In 1979, a referendum borne out of the incredibly popular Greenlandic independence movement sailed through that saw the third change in Greenland’s status, that from ‘province’ to ‘home rule’. Greenland obtained its own parliament, the Inatsisartut, and control over most internal matters, although Denmark still maintained control over law enforcement, the courts, natural resources, military affairs, and foreign relations. Danish remained the official language. This period lasted for precisely thirty years, when the Danish parliament officially honored the results of a 2008 referendum (which also passed by an overwhelming amount) with the Act on Greenland Self-Government. This gave the Greenlandic government control over law enforcement, the courts, and the coast guard; it also established Greenlandic as the sole official language of the island, which was inaugurated in a special ceremony. It also established the slow diminishing of the block grant that Denmark gives Greenland that comprises a quarter of Greenland’s GDP and 66% of its annual budget; this is to encourage the development of a Greenlandic economy that can support itself in full independence.

The future of Greenlandic independence remains in question, but whether independence is the goal is not up for any sort of non-farcical debate. Four of the seven parties with current representation in the Inatsisartut, combined for an outright majority, have independence as a plank in their programmes. The only parties against independence are the Danish-dominated parties. In a 2016 independence poll, 68% of Greenlanders are in favorite of independence, but that drops to 22% if it meant a decrease in the living standard. And this is where we come to the two factions of the independence movement.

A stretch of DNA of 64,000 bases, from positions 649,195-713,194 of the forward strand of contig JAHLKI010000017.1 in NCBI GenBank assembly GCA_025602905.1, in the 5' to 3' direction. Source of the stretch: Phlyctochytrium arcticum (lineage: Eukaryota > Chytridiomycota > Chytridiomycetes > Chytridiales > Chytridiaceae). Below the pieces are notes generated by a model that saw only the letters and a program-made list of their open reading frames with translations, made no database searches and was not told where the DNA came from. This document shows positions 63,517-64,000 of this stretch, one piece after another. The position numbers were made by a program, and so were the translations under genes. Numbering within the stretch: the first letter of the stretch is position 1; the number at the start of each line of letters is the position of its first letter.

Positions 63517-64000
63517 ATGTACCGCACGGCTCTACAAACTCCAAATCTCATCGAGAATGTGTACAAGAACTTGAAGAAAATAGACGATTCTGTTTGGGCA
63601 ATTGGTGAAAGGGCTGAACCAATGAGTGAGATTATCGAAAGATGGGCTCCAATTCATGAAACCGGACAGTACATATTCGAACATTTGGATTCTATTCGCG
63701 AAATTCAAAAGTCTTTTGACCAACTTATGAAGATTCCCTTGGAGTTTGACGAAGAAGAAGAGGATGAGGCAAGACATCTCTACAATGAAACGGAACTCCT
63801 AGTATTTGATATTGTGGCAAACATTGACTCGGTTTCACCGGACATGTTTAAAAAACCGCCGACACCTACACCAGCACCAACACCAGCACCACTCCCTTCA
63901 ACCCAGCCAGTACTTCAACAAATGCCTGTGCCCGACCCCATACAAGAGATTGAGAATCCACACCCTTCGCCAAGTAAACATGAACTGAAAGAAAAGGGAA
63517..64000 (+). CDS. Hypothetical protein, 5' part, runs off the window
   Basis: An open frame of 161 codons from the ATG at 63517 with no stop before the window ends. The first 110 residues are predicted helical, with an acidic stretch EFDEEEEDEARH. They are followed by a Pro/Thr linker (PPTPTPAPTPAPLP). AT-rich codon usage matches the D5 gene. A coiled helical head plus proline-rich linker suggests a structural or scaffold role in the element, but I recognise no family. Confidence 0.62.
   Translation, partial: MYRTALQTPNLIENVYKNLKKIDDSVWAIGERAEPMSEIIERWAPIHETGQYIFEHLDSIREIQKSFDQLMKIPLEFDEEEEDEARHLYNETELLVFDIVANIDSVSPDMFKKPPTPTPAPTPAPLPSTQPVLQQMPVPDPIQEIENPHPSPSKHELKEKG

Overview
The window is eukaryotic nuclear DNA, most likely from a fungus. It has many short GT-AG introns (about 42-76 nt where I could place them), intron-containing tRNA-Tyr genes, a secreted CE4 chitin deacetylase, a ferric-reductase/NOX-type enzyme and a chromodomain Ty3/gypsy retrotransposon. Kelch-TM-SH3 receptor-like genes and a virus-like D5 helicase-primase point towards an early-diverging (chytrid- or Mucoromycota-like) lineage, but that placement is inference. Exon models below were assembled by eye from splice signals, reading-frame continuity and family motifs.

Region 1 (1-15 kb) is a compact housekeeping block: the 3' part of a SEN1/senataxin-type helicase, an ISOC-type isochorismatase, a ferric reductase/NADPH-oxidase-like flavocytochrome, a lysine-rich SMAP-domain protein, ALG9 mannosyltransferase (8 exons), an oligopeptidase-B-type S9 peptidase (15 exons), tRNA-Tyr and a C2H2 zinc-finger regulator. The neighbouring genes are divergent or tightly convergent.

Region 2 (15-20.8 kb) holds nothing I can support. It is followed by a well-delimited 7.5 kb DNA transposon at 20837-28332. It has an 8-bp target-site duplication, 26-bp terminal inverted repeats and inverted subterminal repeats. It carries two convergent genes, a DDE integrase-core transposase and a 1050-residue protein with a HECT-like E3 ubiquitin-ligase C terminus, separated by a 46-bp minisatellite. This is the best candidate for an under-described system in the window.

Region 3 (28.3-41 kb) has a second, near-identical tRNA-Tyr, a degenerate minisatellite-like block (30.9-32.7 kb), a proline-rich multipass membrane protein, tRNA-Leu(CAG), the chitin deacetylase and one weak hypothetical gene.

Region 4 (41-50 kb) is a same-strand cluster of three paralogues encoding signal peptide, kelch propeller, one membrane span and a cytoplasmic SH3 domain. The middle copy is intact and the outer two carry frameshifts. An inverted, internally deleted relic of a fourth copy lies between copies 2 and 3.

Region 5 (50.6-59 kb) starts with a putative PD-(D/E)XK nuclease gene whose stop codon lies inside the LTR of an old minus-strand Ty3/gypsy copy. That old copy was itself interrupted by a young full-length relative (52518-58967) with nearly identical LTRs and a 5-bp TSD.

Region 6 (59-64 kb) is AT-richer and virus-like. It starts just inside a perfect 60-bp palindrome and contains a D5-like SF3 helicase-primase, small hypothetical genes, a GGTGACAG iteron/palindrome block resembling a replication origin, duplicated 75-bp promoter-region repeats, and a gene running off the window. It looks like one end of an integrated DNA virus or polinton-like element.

The two largest parties, the social democratic Siumut, which has dominated Greenlandic politics since 1979, and the left-nationalist, formerly socialist, Inuit Ataqatigiit, have established themselves as the leaders of these two factions; Siumut of the “slow-independence” side, and IA of the “now-independence” side; Siumut’s current coalition with the Democrats, traditionally Greenland’s unionist (and Danish-dominated) opposition party, seems to confirm this. The divide ultimately comes down to the question of Greenland’s block grant. The path seems solidly in the slow-independence camp for now, but now-independence campaigners are pushing for independence in 2021 — the 300th anniversary of Danish colonialism.

Which brings us to the present day. Not only does Trump’s imperialist ambitions fly straight in the face of what many Greenlanders have fought for, but it also completely erases the people who live there — which is not surprising; if Trump, and every other American president, has failed to see the First Nations within American settler colonial borders as people, why would he see Greenland’s Inuit as such? But the deeper lesson of this is that we should take this as an opportunity to make loud and clear our staunch support for the Greenlandic independence movement, and not just the Greenlandic independence movement, but the national liberation struggles waged being waged by all the colonized peoples on this continent against the crying evil of settler colonialism.